April is recognized as Earth Month and the week of April 22-30, 2022 as International Dark Sky Week. We thank all the Illuminators committed to responsible, sustainable design. Join some of these experienced practitioners at LightFair 2022 to explore lighting strategies and ideas that take the environment and ecological impact into consideration. Register today to learn from the best this June 19-23
Explore Strategies and Ideas to Design a More Sustainable Future
Choose from in-depth LightFair Institute courses/hands-on workshops offered June 19-20, and a wide range of 60-minute and 90-minute classes and on-floor sessions offered through June 23.
LightFair Conference: 43 Sessions. 126.5 CEUs.
Roadway Lighting to Protect Wildlife
L22W01 | June 19 | 9 am – 12 pm
Speakers: Suzanne Lansford (Town Lighting Engineers), Rick Kauffman (Kauffman Consulting LLC)
Course Description: Humans and wildlife are often assumed to have divergent needs, creating the appearance of having to choose one over the other. How do we maximize road user safety and minimize the impact on the environment? It’s more than just shielding. Participants of this course will be able to understand human visibility needs, recent research about light and human health, and best practices for wildlife-sensitive lighting.
Check out the 3-part series with the presenters on Roadway Lighting: Challenges, Myths, Impact on Wildlife
The Future of Sustainable Lighting: Moving Beyond Energy Efficiency
L22DT2 | June 21 | 4:30 – 6 pm
Speakers: Karen Jess-Lindsley (Lindsley Lighting), Melissa Mattes (Sladen Feinstein Integrated Lighting), Jane White (Finelite), Jon Penndorf (Perkins & Will)
Course Description: With the advent of LEDs and sophisticated controls we have significantly improved the energy efficiency of lighting, but we are far behind other building materials in offering sustainable product solutions. This multi-disciplinary panel will explore data and perspectives from Lighting Design, Architecture and Manufacturing: What’s driving interest in sustainable buildings? What’s the current state of sustainability in the lighting industry? How do sustainability requirements impact lighting design? What does it mean to be a “sustainable” manufacturer? What are the challenges and broader issues of sustainability?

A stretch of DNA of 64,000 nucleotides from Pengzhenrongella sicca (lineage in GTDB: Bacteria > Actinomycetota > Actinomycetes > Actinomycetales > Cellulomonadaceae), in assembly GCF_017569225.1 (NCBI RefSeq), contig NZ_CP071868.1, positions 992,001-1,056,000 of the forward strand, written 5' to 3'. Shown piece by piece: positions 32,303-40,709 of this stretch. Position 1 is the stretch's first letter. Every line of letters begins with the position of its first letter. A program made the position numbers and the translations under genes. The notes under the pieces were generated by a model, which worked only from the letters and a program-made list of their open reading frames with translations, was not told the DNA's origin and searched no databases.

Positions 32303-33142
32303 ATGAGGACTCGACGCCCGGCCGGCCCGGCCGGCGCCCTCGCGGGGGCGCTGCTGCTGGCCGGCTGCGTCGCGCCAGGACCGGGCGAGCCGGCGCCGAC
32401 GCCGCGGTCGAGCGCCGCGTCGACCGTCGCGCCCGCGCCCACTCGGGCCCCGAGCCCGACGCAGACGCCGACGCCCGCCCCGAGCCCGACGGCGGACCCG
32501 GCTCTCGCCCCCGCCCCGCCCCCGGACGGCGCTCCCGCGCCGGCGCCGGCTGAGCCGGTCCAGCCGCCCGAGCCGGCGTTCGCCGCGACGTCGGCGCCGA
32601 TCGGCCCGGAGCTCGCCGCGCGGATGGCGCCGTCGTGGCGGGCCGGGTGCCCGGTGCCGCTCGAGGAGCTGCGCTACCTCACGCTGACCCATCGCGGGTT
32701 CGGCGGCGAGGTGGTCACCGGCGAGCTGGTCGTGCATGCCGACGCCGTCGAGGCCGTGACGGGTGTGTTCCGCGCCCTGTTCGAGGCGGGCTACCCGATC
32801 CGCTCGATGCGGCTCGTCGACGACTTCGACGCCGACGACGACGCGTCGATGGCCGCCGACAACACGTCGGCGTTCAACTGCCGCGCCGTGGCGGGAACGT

Seven Strategies to Mitigate the Unintended Impacts of Artificial Light at Night
L22AL1 | June 21 | 4:30 – 6 pm
Speakers: Leora Radetsky (DesignLights Consortium), James Benya (Benya Burnett Consultancy), Kevin Houser (Oregon State University), Karen Trevino (US National Park Service) (not in picture)
Course Description: It’s estimated that by 2025 we may have no dark skies left in the continental US due to ALAN. It‘s imperative and urgent that we preserve our environment and ecosystems, and we can simultaneously serve our best interests and our bottom lines. Redefining our best practices for lighting, and for darkness, will not only allow us to minimize our energy and climate impacts but may also improve public health, biodiversity and preserve our view of our night sky. This panel will discuss how to consider and implement fully sustainable outdoor lighting that is energy efficient, controllable, and optimized appropriately.
Making Informed Design Decisions to Impact Embodied Carbon and Sustainability
L22EB3 | June 22 | 10 – 11 am
Speakers: Kate Hickcox & Gabe Arnold (PNNL)